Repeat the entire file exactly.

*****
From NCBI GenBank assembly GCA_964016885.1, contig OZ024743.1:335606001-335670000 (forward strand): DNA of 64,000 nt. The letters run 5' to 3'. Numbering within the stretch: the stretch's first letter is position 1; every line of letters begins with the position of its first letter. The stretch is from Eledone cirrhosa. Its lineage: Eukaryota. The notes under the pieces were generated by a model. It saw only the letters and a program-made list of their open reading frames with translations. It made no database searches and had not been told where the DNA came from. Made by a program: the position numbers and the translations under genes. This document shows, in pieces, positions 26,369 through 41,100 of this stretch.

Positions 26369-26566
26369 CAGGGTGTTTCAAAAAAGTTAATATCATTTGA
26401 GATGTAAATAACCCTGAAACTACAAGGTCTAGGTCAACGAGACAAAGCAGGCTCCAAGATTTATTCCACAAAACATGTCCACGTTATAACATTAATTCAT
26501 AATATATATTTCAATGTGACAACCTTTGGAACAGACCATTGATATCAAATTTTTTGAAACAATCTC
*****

From NCBI GenBank assembly GCA_964016885.1, contig OZ024743.1:335606001-335670000 (forward strand): DNA of 64,000 nt. The letters run 5' to 3'. Numbering within the stretch: the stretch's first letter is position 1; every line of letters begins with the position of its first letter. The stretch is from Eledone cirrhosa. Its lineage: Eukaryota. The notes under the pieces were generated by a model. It saw only the letters and a program-made list of their open reading frames with translations. It made no database searches and had not been told where the DNA came from. Made by a program: the position numbers and the translations under genes. This document shows, in pieces, positions 26,369 through 41,100 of this stretch.

Positions 26369-26566
26369 CAGGGTGTTTCAAAAAAGTTAATATCATTTGA
26401 GATGTAAATAACCCTGAAACTACAAGGTCTAGGTCAACGAGACAAAGCAGGCTCCAAGATTTATTCCACAAAACATGTCCACGTTATAACATTAATTCAT
26501 AATATATATTTCAATGTGACAACCTTTGGAACAGACCATTGATATCAAATTTTTTGAAACAATCTC